COVID-19 changed everything and it will continue to do so in the years to come. This was clear for me when it started breaking out in Italy and the rest of Europe. Our personal life was shaken from the ground up and the same happened to our professional one. What was simple became complicated, what was not an issue became the problem. For me, team management, better said team adaptation to the new “normal”, was this year’s challenge.
From a team on-site to remote management
For me, freelancing was never the go-to solution when I was doing development. I needed a team, I craved human interaction and I still believe this is the best way to learn and evolve as a developer. Working from home was a “nice to have” option when you literally had no desire to get out of bed but were still willing to code. So, that being said, you can get the picture that I prefer to have an on-site team to manage.
Well, in March, when COVID-19 broke in Romania, I saw myself in an extremely difficult situation and with a lot of variables floating around:
- a product that was not yet mature
- one of the teams still had 3 positions opened (out of 4)
- another team was being built, from scratch, for a completely new product
- some processes were not so well defined
- the one thing that everyone loved was at risk – the work environment
(and these are just the tip of the iceberg)
So, as everyone did in the industry, I decided to switch to a fully “work from home” scenario trying to mitigate as much as possible the business impact but also keep everyone isolated and healthy. We still had to deliver, I couldn’t manage that with sick people.
As a day to day task for a manager, it was time to make decisions and, as usual, some of them were easy and some of them were hard, but the end goal was clear for me from the start: adapt, make everything work and keep everyone glued as a team.
Not so flexible work schedule
Developers love to sleep and have wild parties in the middle of the week or play video games till 5 AM. This is a fact! Not so many parties in a lockdown but still, it proves a point.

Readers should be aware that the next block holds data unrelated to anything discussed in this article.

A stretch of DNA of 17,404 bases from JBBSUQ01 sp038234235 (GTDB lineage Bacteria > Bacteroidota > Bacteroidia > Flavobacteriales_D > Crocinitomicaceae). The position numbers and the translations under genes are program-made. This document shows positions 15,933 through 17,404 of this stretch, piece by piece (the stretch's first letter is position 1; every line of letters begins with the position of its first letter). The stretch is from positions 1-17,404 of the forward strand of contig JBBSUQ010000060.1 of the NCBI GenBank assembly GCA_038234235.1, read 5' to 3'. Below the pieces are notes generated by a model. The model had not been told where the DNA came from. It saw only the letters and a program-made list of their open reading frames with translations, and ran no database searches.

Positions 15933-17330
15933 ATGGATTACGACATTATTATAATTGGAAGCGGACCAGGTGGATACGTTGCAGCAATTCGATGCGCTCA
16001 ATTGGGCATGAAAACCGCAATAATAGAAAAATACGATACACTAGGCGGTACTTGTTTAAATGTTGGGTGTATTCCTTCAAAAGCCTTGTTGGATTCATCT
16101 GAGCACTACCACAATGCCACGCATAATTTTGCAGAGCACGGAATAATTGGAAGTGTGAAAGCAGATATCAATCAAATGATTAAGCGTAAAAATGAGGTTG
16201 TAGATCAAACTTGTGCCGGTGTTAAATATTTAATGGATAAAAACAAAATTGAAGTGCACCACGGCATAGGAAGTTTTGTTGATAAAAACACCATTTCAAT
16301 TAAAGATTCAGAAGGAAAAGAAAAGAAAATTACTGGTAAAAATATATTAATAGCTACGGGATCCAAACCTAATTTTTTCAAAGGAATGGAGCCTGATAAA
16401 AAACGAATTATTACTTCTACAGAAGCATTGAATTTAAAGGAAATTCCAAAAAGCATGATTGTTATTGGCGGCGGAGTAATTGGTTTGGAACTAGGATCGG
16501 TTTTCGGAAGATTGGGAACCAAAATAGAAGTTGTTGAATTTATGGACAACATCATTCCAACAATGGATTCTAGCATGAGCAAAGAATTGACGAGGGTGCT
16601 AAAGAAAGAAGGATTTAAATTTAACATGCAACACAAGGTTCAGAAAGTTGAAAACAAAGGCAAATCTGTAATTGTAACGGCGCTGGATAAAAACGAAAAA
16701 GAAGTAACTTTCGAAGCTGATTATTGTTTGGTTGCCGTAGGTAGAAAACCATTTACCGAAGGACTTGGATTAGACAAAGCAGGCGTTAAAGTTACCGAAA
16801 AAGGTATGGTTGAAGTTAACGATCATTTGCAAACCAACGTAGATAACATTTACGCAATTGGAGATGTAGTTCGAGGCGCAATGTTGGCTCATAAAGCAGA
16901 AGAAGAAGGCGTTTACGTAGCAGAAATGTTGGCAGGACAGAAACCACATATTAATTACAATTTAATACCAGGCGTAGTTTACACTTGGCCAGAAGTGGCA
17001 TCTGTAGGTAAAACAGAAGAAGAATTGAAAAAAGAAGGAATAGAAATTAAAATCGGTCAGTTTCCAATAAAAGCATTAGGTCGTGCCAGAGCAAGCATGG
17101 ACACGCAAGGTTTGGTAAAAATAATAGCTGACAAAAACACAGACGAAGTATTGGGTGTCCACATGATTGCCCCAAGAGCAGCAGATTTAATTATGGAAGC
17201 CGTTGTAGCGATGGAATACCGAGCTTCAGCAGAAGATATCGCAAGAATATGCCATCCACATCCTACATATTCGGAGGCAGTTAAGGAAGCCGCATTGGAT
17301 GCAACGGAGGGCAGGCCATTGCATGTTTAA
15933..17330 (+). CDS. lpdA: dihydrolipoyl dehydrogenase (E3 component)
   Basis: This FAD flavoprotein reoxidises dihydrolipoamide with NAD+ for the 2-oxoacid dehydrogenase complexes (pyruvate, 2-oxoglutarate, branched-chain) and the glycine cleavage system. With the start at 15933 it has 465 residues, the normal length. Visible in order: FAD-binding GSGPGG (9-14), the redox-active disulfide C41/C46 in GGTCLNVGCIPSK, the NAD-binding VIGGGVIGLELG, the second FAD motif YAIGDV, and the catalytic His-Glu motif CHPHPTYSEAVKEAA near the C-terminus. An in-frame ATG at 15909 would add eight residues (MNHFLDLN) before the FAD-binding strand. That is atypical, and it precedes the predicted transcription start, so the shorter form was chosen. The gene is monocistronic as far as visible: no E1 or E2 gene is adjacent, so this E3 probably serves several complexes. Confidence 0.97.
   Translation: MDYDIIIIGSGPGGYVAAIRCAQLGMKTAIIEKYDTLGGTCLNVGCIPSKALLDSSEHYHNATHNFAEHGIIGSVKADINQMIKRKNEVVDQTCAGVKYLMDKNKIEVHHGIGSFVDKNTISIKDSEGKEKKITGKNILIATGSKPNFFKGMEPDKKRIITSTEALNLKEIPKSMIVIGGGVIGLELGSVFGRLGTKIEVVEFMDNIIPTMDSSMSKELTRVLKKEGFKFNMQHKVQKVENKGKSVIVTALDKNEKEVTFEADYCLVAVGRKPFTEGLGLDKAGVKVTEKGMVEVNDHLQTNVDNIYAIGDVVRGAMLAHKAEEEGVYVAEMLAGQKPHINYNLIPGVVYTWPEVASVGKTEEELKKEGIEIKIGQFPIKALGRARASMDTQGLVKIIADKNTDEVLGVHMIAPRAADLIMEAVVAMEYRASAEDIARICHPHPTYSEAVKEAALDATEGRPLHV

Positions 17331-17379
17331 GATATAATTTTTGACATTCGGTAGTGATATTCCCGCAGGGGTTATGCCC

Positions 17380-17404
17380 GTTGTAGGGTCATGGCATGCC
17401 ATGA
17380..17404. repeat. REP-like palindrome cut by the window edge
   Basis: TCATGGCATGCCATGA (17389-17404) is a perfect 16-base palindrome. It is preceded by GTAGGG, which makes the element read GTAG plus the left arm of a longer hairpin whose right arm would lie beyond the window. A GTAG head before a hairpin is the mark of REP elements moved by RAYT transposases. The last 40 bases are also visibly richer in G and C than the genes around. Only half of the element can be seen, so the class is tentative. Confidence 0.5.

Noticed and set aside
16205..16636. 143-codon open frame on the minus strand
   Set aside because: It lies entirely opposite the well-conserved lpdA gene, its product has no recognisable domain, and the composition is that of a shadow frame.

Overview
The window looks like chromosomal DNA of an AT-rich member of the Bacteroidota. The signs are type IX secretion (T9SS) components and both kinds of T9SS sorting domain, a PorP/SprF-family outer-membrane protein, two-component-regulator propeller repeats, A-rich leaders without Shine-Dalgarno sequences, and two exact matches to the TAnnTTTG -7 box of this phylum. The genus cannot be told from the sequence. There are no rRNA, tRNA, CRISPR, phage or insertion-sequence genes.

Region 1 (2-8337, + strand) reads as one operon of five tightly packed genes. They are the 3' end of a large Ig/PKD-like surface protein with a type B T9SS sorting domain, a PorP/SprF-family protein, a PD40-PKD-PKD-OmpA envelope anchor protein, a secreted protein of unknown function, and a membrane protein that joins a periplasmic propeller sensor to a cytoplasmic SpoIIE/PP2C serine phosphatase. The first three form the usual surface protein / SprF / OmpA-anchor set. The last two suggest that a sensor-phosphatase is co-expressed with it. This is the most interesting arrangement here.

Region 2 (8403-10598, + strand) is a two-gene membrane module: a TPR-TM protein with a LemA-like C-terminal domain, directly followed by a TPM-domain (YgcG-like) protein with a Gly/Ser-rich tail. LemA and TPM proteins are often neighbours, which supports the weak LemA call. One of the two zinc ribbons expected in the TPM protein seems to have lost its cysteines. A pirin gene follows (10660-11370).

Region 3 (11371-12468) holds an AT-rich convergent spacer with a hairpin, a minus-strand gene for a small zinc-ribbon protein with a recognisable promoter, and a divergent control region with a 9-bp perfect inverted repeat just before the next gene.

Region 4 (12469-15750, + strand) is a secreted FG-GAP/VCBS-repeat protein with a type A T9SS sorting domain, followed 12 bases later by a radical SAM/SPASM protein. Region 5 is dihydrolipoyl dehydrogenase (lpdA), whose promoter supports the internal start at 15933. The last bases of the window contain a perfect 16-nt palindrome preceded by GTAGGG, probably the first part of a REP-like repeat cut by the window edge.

So, my first order of business was to make everyone work in the same “time zone”. This translated into 2 meetings: Stand-up and End of day, 30 minutes for each. Everyone needs to say in the first what they are doing today and in the last what they did and if there are blockers or issues.
With this 2 fixed in stone, at 09:30 AM and 17:00 PM, I managed to get everyone together, make them talk (even if they just woke up) and the most important thing: give them a start and stop for work. Burn-out, especially when working from home, is a real thing.
The hidden agenda for these was to make them talk to each other and it worked. Everyone starts pitching in-jokes and tales, the same as we did while in the office during smoke breaks or lunch. With 1 hour “sacrificed” daily, I managed to keep almost the same vibe and it proved to be, in the end, the most efficient communications channel.
Clear responsibilities and processes
As I stated above, not everything was written on paper and clear for everyone. There were some grey areas that were necessary and welcomed in the office. It let people handle the day to day as they saw fit. In this “new” world it only created bad chaos (yes, there is good chaos also).
It was a monumental task, and I had help from most of my Team Leads (more or less 🙂 ). In the end, it was a team effort to write everything down, explain to people what and how they should do their job, and assure that tracking was in place to not miss anything crucial.
Team meetings, 1 on 1s, calls, and hand-holding – “new” team management
Also important when in the office, these meetings became crucial now. From giving and receiving work-related feedback to a more or less of a support group where people vented. And it helps, it keeps everyone sane in times where some of us feel new things, like anxiety.
So, I dedicated more time to team management and team members and less time to do everything else. I could say that I took time planning up a notch for myself to be able to cope. It’s not easy, not at all.
Did it work? Was it worth it?
Not only we remained a team, but I managed to fill all my open slots and on-boarding worked like a charm.
Productivity rise by about 15% overall and some of the team members became better developers.
Even if it is hard, I am happy with the decision I made and how it all played out (until now). These are not the only ones, but the most important. With time, people adapt better and some polishing is required here and there, but that translates into day to day.
Will it ever be back to normal? No!
As I stated in the beginning, COVID-19 changed everything, including team management. I do not see us ever returning to the old “normal” but I see a huge opportunity for everyone to redefine what “normal” means, both professionally and personally.
You can read more about how I became a manager here.